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NASCAR Running Out of Gas?

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Recession forces America to forgo second-favorite sport.

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Joe Six-Pack, the presidential campaign's prototypically average American -- the one that Sarah Palin so desperately wants to affiliate with -- isn't doing so well. His income can't keep up with the cost of gas, food and health care. His retirement account has tanked in the stock market crashes. His wallet is shrinking, and as a result, one of his favorite sports -- NASCAR -- is feeling the pinch.

NASCAR's television ratings in the US are second only to those of professional football. Its fans -- who might be the most loyal of any sport, with the possible exception of European soccer -- spend more than $3 billion on official products annually. But a mountain of financial problems has kept fans away this year. Even loyalty has a price.

Still more troubling is that the sport's sponsors include a number of the financial, automotive, and consumer goods companies hardest-hit by the economic downturn. General Motors (GM), Chrysler, Sears (SHLD) and Chevron (CVX) will cut or drop sponsorships next season. Dario Franchitti, the 2007 Indianapolis 500 winner, switched to NASCAR this year - but was forced out of the series because of a lack of sponsors.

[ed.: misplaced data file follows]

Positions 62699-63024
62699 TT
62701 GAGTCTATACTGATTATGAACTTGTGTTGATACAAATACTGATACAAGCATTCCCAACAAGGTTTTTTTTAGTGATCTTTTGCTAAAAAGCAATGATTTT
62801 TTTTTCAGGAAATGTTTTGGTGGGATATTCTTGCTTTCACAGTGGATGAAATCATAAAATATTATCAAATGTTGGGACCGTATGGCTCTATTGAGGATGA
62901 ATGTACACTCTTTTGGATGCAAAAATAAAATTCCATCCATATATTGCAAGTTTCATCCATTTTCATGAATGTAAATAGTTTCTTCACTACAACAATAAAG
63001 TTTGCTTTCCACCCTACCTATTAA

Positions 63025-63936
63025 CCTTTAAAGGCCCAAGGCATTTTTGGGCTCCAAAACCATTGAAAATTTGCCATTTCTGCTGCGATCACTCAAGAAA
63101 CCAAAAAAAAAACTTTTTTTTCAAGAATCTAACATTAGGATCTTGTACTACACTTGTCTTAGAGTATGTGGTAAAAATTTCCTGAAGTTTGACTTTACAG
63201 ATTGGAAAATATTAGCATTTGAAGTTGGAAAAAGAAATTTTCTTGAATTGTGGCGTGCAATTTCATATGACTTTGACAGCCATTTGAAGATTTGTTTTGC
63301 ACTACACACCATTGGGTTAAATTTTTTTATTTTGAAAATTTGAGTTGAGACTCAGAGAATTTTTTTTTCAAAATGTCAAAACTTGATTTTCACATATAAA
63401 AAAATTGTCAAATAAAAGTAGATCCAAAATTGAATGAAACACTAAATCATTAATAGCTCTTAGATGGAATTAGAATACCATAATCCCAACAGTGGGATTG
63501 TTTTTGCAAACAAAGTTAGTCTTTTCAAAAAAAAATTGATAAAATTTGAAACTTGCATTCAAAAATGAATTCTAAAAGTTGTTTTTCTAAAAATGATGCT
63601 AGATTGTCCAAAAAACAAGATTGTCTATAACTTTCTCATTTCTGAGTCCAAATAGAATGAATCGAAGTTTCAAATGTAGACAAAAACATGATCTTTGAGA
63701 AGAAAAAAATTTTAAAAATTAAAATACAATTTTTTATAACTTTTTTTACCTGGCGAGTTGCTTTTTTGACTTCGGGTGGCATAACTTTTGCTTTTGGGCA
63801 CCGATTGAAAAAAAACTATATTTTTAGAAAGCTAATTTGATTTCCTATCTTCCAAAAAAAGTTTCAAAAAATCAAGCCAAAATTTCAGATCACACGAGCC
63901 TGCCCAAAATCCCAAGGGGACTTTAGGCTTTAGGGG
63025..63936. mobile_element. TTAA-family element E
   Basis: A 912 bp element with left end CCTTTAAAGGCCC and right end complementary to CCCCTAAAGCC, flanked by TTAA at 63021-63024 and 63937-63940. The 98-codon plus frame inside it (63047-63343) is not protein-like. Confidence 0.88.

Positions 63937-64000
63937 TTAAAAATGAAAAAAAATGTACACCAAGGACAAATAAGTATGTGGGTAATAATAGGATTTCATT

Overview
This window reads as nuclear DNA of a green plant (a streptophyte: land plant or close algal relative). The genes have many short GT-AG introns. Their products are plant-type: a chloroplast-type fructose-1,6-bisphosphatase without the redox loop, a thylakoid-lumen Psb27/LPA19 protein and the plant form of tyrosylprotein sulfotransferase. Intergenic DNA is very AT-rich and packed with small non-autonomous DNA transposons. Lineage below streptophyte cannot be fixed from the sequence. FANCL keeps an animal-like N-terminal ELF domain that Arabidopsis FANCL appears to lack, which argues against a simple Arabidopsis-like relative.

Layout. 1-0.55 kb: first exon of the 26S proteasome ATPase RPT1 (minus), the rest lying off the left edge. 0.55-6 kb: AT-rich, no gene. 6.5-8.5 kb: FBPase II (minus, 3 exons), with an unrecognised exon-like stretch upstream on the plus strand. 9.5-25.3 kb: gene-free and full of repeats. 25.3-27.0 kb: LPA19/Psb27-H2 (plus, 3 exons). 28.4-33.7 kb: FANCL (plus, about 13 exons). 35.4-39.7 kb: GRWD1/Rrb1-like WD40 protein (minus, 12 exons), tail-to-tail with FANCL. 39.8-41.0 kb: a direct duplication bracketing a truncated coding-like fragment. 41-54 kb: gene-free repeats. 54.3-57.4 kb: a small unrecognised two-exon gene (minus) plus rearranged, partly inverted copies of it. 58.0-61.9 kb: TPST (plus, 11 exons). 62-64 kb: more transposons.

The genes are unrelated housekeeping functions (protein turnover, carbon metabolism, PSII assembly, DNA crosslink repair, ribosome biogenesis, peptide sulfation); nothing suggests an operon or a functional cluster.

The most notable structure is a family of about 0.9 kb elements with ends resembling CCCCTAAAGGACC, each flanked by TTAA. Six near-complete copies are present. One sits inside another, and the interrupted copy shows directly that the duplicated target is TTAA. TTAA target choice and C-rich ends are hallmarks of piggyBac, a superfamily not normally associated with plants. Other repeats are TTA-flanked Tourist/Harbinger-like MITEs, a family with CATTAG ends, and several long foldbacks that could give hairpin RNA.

Teams with legendary family names in stock-car racing -- Petty, Waltrip, and Earnhardt -- may enter 2009 with unfunded cars. Because the cost of running a top team is so high, sponsorships generally run from $25 to $30 million. Several reports indicate that the series could even have trouble filling 43-car fields next season.

"It's a scary time right now," Jeff Gordon, 4-time NASCAR champion, said recently. "We see strong teams struggling to get sponsorship."

Earlier this month, International Speedway Corp (ISCA), which operates 13 motorsports facilities, including the home of the Daytona 500, cut its fiscal 2008 forecast for the second time this year because of lower spending in the current economic environment. NASCAR and International Speedway are basically one in the same: The France family started and still runs both organizations. The only other public company that hosts NASCAR events is Speedway Motorsports (TRK), which operates 7 racetracks.

The France family, however, isn't gun-shy. According to a recent Barron's article, the family, already the controlling shareholder, has been steadily buying shares in its own company.

Although some teams may be forced to drop out of NASCAR, the league -- whose expansion from regional to national popularity has been something to behold -- is here to stay. It doesn't hurt that it has some powerful friends: In the $700 billion bailout plan passed earlier this month, NASCAR tracks got some help. Motorsports complexes will now be classified as entertainment complexes -- think amusement parks -- for tax purposes. Technically, it provides a 2-year extension of a 2004 statute that allows the racetracks to depreciate their investment at a faster rate.

Still, it's the type of pork that Joe Six-Pack -- even if he plans to vote for anti-pork crusader John McCain -- would appreciate.

For more on NASCAR, check out Hoofy & Boo's always astute report.


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No positions in stocks mentioned.

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